To be nominated as a Road Team Captain, a driver must be employed as a company driver for an ATA member carrier or as an owner-operator leased to an ATA member.
The 30 finalists are: Ruben Armendariz, Arthur (Otto) Schmeckenbecher, Garland Woods, David Gardner, Richard Hinkle, John Maddox, Ross Reynolds, Gerard Avossa, Craig Farnham, Michael Nardone, Bill Wood, Richard Gorham, Robert Carter Jr., Richard Proctor, Ralph Hamilton, William Adams, Anthony Cesenaro, Charles “Skip” Goodrich Jr., William Gray Jr., Clarence Jenkins Jr., Jeff Arnold, Dennis McBride Jr., Albert Adams, Charon Crites, James Wages, Michael Belter, Danny Ewell, Joseph Drugo, Herb McArthur and Michael Smucker.
AGENCY REQUESTS PUBLIC COMMENT ON GRADUATED CDL
The Federal Motor Carrier Safety Administration is seeking public comment about beginning a graduated commercial driver’s license program.
The agency is surveying truckers and carriers about a graduated CDL, where new drivers learn commercial driving “under controlled exposure to progressively more difficult driving experiences.” New drivers could improve skills with less risk as they progress through driver licensing stages before reaching unrestricted licensure.
The agency has developed a questionnaire for drivers and trucking companies designed to measure if respondents believe a graduated CDL is needed. The form includes questions about an applicant’s driving record, experience and testing, and what the program might cost an applicant or carrier. Also, the agency wants to know what restrictions on cargo or equipment a new driver should face, and whether drivers ages 18 to 21 should be eligible for the program.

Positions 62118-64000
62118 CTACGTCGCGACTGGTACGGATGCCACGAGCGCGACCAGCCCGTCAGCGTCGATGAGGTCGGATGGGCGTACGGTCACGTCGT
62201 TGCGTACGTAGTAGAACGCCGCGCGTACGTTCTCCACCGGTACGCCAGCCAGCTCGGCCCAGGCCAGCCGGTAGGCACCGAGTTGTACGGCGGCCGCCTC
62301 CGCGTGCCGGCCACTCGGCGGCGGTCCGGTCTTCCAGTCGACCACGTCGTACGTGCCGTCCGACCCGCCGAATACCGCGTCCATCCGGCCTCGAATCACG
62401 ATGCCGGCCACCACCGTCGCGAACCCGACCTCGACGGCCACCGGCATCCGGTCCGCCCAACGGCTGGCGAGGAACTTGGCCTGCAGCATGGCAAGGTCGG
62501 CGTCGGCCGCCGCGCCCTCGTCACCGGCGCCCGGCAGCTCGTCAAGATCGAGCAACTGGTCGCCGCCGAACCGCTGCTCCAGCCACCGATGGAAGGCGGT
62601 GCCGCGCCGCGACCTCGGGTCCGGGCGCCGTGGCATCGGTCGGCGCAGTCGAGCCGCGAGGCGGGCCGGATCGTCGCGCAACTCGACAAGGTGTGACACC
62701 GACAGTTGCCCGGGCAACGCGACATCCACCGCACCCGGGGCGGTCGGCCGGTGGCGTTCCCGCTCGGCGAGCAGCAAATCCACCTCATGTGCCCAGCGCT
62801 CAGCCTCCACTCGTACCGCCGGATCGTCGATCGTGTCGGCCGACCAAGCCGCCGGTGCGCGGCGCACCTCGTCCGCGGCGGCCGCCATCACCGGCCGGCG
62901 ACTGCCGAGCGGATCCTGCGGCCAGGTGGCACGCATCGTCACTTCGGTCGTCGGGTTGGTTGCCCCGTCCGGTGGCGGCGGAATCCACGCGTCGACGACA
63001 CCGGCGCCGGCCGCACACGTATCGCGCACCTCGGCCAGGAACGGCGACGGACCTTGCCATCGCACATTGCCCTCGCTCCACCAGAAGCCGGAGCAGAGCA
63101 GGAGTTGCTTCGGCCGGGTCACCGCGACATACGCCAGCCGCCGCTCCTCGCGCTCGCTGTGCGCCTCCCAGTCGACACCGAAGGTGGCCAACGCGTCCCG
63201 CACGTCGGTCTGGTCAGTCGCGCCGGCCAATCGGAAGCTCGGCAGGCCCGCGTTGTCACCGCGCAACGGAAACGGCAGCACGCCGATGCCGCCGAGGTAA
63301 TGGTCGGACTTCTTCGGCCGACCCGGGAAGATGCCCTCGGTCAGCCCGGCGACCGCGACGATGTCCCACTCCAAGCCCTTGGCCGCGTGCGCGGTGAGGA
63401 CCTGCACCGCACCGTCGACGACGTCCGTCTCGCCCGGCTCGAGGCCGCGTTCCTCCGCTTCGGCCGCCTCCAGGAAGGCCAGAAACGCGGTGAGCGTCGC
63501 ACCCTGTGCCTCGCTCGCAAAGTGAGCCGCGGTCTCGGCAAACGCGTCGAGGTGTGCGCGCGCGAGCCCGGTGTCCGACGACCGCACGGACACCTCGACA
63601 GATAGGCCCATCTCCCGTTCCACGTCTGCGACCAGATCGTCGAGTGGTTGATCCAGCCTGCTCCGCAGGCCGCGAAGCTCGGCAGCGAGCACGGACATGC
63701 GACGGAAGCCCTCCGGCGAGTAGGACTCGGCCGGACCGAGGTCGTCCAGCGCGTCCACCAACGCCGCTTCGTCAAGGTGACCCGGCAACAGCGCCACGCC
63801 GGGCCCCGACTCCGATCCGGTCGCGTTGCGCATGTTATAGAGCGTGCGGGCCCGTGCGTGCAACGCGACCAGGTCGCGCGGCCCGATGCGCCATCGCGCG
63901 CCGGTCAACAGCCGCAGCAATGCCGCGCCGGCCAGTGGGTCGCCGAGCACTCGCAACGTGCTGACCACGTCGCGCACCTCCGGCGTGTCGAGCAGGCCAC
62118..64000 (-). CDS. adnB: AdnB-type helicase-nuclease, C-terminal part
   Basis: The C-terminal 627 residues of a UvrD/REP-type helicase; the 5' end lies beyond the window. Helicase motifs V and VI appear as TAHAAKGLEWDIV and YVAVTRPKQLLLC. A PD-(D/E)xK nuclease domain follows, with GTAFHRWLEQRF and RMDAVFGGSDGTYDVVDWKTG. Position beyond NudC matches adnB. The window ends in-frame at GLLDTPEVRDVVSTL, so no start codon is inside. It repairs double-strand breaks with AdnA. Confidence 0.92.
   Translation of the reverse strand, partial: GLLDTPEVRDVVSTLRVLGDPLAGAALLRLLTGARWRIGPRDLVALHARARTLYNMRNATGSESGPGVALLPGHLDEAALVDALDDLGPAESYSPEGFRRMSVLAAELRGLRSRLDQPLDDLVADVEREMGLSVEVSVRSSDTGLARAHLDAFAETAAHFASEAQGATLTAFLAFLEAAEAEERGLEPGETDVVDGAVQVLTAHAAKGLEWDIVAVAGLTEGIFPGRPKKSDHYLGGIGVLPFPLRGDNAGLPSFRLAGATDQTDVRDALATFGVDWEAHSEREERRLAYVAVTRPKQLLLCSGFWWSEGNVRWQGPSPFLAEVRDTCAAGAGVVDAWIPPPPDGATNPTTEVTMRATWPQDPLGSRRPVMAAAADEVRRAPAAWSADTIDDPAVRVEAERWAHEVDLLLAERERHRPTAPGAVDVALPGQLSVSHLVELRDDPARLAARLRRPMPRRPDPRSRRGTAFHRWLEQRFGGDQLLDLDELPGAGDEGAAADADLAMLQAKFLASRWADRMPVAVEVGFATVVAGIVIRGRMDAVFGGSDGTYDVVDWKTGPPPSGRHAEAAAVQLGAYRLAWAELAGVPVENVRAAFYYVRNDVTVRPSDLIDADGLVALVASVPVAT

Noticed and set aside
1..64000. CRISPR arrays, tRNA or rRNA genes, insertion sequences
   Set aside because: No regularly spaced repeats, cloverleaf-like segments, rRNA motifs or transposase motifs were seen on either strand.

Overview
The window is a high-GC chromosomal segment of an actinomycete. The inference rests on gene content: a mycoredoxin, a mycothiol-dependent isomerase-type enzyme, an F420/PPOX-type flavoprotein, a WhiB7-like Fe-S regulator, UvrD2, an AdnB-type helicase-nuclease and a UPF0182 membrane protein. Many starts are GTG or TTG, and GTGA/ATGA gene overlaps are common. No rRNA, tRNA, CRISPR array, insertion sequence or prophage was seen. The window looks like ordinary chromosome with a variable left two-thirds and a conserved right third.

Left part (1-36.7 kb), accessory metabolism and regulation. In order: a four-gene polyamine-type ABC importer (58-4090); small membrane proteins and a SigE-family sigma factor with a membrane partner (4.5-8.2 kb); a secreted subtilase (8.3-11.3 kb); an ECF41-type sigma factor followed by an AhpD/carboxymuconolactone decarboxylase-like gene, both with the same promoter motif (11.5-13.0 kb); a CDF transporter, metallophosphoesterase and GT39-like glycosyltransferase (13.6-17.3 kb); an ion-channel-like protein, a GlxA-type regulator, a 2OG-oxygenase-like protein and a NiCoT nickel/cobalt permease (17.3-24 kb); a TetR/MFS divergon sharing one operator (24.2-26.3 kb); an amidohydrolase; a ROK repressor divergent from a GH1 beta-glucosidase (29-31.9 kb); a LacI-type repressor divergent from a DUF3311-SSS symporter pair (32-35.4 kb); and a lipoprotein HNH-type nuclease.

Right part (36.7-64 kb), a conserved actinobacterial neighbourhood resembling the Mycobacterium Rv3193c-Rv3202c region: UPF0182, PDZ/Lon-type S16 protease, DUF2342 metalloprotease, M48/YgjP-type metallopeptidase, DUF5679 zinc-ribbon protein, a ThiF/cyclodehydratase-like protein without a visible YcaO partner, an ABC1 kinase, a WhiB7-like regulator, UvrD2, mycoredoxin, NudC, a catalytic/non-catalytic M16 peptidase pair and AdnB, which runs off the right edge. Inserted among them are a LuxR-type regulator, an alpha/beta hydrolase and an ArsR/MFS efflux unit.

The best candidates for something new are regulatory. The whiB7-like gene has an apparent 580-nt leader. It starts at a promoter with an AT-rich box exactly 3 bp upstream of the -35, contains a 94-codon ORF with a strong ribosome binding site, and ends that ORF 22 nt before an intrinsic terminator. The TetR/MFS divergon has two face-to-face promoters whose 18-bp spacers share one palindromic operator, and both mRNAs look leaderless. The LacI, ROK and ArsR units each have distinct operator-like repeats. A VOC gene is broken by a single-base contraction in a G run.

Comments may be submitted electronically at dms.dot.gov and should include docket number FMCSA-2002-12334.
FINAL HOURS RULE DUE BY MAY 31
To settle a lawsuit, federal officials have agreed to publish a final hours-of-service rule by May 31 and meet new deadlines for issuing other final rules regarding trucking safety.
The U.S. Department of Transportation will publish final rules by deadlines that stretch through June 2004.
Safety groups sued DOT, charging the department with missing congressional deadlines set for issuing final rules regarding truck safety by as much as 11 years. The petitioners succeeded in getting deadlines for most of what they asked for.
Because the rule will be issued in final form, it will not be subject to public comment, as in 2000. For this version of the rule, FMCSA took into consideration the thousands of comments submitted on the 2000 proposal.
Once the rule is issued, there still might be opportunity to resolve problems, said Bill Graves, president of the American Trucking Associations, during an interview at the Truckload Carriers Convention last month in Orlando, Fla. “Words on paper are one thing, but it’s how those words are translated into policy,” he said.
Both parties in the lawsuit agreed on deadlines for rules covering: